22 August 2009
August 10, 2009...
I cannot even begin to write about what happened on that day. Everything is still a blur. All I can think of is that, on that day, I lost the most important man in my life, the man who made me what I am and who I am, the only man that I ever truly loved-- my father. He succumbed to the Big C only four months after the lump he had on the left side of his buttock area was diagnosed as a malignant tumor. I just couldn't believe it. It was too soon.
I've always known friends and even cousins who have lost their fathers, and I did feel for them, but I just couldn't relate. I couldn't picture my life without my father. I was confident that my dad would grow old with us up until he's 98, that's what he always said as the age that he would be ready to go because by then everything would have been in order and we'd all have been stable. I never imagined, not even when he got sick, that he'd go thirty years too early.
The first time I found out that he had cancer, I got so depressed. I just couldn't imagine him suffering the way other cancer patients I knew suffered. I cried night after night, prayed day and night, even gained so much weight as I ate and ate like there's never tomorrow (I eat when I'm depressed), went back to smoking if only to keep calm. But, despite all this, I never entertained the thought that he would leave us. I was confident that, with his attitude and disposition, he would get well. I was sure that after three chemo-embolizations and one operation, he would be fine because the doctors would be able to remove the tumor and they were positive about it, too, because the cancer hadn't really spread to his other organs. He was scheduled to have his third chemo-embolization. It never happened. He never got to have that one operation.
He passed away between 1:30 and 2:00 in the afternoon that fateful Monday. I was at the office when I got the call from my devastated, but strong mother.
She simply said, "Anak, wala na ang daddy mo..." (Your dad is gone...)
I thought the world stopped. I couldn't breathe. I didn't know what to do or what to think. It was a moment that I will never, ever forget. But, ironically, I don't exactly remember most of what happened next. Next thing I knew, we were cleaning the house and people started to pour in. The week that followed was a complete blur to me. We were so busy with all the people who came. In the 7-day "wake" for my dad, thousands of people came. Even during the burial, a few hundred people came. Friends, relatives, family. That was how I came to realize how much my dad was loved and valued. Everyone only had good things to say about him. I felt so proud to be his daughter. And, at the end of everyday, I'd forget he was gone and I'd start looking for him among the throng of seated men and then I'd realize that we were actually gathered to commemorate his memories.
People kept telling us to be thankful because, at least, we were prepared in some way because he was sick. It wasn't like, they told us, he died all of a sudden or that he was killed by accident or something like that. God, I tell you, nothing can prepare you for a loved one's death! If only I could give him my life, I certainly would. If only we could buy his life or his health, we definitely would. We'd do anything for our loved ones and fight for them until the last efforts have been exhausted. We just cannot live with ourselves if we don't at least try, can we?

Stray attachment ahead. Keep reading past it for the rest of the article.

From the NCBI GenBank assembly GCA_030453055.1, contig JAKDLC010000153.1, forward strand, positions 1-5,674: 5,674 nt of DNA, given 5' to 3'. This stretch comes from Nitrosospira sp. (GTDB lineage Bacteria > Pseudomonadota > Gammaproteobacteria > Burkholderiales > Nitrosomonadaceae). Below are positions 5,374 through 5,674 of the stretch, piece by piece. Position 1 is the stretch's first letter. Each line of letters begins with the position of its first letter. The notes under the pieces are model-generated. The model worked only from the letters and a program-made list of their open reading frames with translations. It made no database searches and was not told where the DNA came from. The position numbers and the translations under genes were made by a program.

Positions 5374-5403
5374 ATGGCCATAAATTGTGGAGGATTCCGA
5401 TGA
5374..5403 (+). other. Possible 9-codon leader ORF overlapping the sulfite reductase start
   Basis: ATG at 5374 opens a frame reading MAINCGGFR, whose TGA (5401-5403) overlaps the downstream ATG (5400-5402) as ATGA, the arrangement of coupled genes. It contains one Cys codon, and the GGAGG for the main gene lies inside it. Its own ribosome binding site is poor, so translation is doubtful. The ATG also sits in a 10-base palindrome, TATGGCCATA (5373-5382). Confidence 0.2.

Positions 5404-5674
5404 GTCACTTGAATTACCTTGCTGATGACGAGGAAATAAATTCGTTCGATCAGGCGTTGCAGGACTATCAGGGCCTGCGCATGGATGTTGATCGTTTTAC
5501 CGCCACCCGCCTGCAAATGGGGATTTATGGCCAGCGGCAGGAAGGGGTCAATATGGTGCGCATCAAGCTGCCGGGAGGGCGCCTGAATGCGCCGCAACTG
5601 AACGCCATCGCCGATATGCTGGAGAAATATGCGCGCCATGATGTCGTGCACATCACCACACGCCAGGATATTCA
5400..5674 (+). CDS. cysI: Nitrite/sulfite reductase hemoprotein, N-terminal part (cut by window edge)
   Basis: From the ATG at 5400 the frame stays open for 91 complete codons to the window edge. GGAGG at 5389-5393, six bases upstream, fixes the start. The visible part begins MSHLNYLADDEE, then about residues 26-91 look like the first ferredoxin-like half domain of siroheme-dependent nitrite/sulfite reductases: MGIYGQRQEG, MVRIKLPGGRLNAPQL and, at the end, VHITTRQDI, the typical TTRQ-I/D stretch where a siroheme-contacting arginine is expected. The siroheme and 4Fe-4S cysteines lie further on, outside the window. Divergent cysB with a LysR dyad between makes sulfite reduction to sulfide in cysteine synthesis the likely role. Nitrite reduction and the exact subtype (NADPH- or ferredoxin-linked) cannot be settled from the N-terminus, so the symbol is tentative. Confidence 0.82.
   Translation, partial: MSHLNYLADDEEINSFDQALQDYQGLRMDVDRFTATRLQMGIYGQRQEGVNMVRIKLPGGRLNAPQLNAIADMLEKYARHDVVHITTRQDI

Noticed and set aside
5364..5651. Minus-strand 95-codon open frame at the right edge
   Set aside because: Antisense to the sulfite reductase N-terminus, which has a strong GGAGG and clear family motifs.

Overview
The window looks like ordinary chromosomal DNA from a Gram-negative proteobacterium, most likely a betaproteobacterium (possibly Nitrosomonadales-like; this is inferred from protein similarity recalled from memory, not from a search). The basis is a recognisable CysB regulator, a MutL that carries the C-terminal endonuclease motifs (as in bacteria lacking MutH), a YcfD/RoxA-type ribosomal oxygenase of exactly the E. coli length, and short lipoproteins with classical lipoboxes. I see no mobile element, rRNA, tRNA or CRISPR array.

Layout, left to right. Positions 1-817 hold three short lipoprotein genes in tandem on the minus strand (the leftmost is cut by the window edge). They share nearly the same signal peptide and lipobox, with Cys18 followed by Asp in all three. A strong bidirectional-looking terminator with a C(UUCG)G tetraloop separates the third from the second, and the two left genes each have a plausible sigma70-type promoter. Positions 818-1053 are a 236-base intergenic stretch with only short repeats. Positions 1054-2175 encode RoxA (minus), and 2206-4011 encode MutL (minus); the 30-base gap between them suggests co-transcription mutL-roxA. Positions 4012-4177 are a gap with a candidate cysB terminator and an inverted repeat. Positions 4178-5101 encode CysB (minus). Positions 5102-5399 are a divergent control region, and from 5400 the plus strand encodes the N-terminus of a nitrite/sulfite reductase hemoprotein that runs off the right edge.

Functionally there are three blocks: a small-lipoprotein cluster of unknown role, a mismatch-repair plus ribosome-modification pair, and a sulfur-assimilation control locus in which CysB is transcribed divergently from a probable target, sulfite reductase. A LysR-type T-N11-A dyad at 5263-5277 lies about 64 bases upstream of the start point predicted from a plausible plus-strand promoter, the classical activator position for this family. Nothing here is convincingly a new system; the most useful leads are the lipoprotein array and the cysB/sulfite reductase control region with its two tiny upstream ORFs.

I also have a friend who, as a very young child, lost her dad. She kept telling me to be thankful that we had our dad for a longer time and we had shared a lot of memories with our dad compared to her and her dad. Yes, I understand that and I am indeed thankful for that, but that doesn't lessen the pain. Good memories I had with him will never make up for the fact that he is gone forever. Yes, I am thankful that I've had him in my life for 29 years and I have memories of him that will last me a lifetime. But, that doesn't change the fact that I will never see him again, never hear his voice or his laugh, never hug or kiss him again.
--Atty. Dagoroan "Dan" O. Macarambon
He wrote that on one of his books' cover page. And, true enough, the world is incomplete now that he's gone. Life will never be the same ever again. Nothing or nobody can ever fill that void he left. I never cried in front of the people around us, I never showed emotions but, deep inside, I was totally crushed. Nobody can ever imagine how I felt and how I am feeling right now, losing my father like that. Among all his children, I was the one closest to him. Although I have a younger sister, I've always been known as his baby. I wouldn't personally claim to be his favorite because I know that we were all his favorites, but people know me as a Papa's Girl or Daddy's Love. And, it totally tears me apart that I am no longer that and I can never be that.
His memories will live in my heart forever. I will miss him every single day. I will miss everything about him. Now that he's gone, I have to try to view it in the positive light as that's what he would've wanted, I'll just keep in mind that he lived a full life, he touched a lot of lives, he showed unequaled selflessness and generosity. Not a lot of people can say that for themselves. He was a great man. He was a real-life hero. He was an inspiration. And, in the end, he didn't suffer as much as I feared he would. More importantly, he is now in a place where there is no pain and suffering, only Peace. Inshaa-Allah.
Good night, Abi. I love you sooo much. *Kiss*
I am asking those who still have fathers, please hug your dads for me. That way, it'd be like I'm hugging my dad again. Salamat.